Some C++ code bases seem to compile much more slowly than others. It is hard to compare them directly because they very often have different sizes. Thus it is hard to encourage people to work on speed because there are no hard numbers to back up your claims.
To get around this I wrote a very simple compile time measurer. The code is available here. The basic idea is quite simple: provide a compiler wrapper that measures the duration of each compiler invocation and the amount of lines (including comments, empty lines etc) the source file had. Usage is quite simple. First you configure your code base.
CC='/path/to/smcc.py gcc' CXX='/path/to/smcc.py g++' configure_command
Then you compile it.
Finally you run the analyzer script on the result file.
The end result is the average amount of lines compiled per second as well as per-file compile speed sorted from slowest to fastest.
I ran this on a couple of code bases and here are the results. The test machine was a i7 with 16GB of ram using eight parallel compile processes. Unoptimized debug configuration was always chosen.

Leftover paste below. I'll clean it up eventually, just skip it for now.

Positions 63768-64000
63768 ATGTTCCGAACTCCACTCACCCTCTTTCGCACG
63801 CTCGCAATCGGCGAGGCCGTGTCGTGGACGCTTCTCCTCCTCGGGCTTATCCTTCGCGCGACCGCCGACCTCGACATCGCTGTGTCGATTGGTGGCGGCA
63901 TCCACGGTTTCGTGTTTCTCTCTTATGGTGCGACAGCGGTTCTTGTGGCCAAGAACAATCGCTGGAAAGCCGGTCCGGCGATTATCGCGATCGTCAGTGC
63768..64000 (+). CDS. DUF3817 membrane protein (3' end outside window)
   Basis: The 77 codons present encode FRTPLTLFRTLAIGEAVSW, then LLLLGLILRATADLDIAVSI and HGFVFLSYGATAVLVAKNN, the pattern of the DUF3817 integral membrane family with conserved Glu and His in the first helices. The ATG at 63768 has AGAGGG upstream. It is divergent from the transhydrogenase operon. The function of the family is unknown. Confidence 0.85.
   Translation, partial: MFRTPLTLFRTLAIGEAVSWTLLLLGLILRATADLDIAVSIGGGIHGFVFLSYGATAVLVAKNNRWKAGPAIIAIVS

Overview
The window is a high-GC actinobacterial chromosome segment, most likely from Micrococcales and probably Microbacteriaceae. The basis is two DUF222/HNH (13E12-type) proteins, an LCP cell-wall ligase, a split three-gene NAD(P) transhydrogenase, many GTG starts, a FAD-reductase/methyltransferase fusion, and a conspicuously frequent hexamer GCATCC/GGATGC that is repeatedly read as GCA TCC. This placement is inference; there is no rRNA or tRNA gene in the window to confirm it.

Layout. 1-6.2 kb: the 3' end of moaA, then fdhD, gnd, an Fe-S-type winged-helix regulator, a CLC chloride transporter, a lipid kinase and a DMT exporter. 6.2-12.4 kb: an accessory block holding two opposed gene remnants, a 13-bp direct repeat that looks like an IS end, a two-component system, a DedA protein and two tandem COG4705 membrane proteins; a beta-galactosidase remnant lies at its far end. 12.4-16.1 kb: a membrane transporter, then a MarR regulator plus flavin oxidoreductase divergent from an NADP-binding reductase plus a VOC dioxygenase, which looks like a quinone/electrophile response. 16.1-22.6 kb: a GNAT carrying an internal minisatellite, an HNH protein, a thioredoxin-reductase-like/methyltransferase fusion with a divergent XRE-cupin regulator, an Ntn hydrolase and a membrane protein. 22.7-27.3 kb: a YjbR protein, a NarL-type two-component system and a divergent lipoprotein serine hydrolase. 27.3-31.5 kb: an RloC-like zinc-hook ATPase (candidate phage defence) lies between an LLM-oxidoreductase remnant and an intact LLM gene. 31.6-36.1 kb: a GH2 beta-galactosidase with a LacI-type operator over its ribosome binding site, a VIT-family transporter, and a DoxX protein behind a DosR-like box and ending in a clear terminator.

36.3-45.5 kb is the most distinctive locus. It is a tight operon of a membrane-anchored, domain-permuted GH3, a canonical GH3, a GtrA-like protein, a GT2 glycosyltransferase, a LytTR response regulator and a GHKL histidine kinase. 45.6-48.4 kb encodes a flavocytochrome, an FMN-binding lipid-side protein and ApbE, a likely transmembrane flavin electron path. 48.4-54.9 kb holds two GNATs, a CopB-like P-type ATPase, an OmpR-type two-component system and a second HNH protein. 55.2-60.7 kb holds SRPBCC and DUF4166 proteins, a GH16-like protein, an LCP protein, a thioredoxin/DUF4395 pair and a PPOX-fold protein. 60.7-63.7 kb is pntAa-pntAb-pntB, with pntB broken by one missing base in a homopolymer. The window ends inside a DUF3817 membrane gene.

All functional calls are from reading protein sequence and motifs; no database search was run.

avg worst best Libcolumbus 287.79 48.77 2015.60 Mediascanner 52.93 5.64 325.55 Mir 163.72 10.06 17062.36 Lucene++ 65.53 7.57 874.88 Unity 45.76 1.86 1016.51 Clang 238.31 1.51 20177.09 Chromium 244.60 1.28 49037.79
For comparison I also measured a plain C code base.
avg worst best GLib 4084.86 101.82 19900.18
We can see that C++ compiles quite a lot slower than plain C. The main interesting thing is that C++ compilation speed can change an order of magnitude between projects. The fastest is libcolumbus, which has been designed from the ground up to be fast to compile.
What we can deduce from this experiment is that C++ compilation speed is a feature of the code base, not so much of the language or compiler. It also means that if your code base is a slow one, it is possible to make it compile up to 10 times faster without any external help. The tools to do it are simple: minimizing interdependencies and external deps. This is one of those things that is easy to do when starting anew but hard to retrofit to code bases that resemble a bowl of ramen. The payoff, however, is undeniable.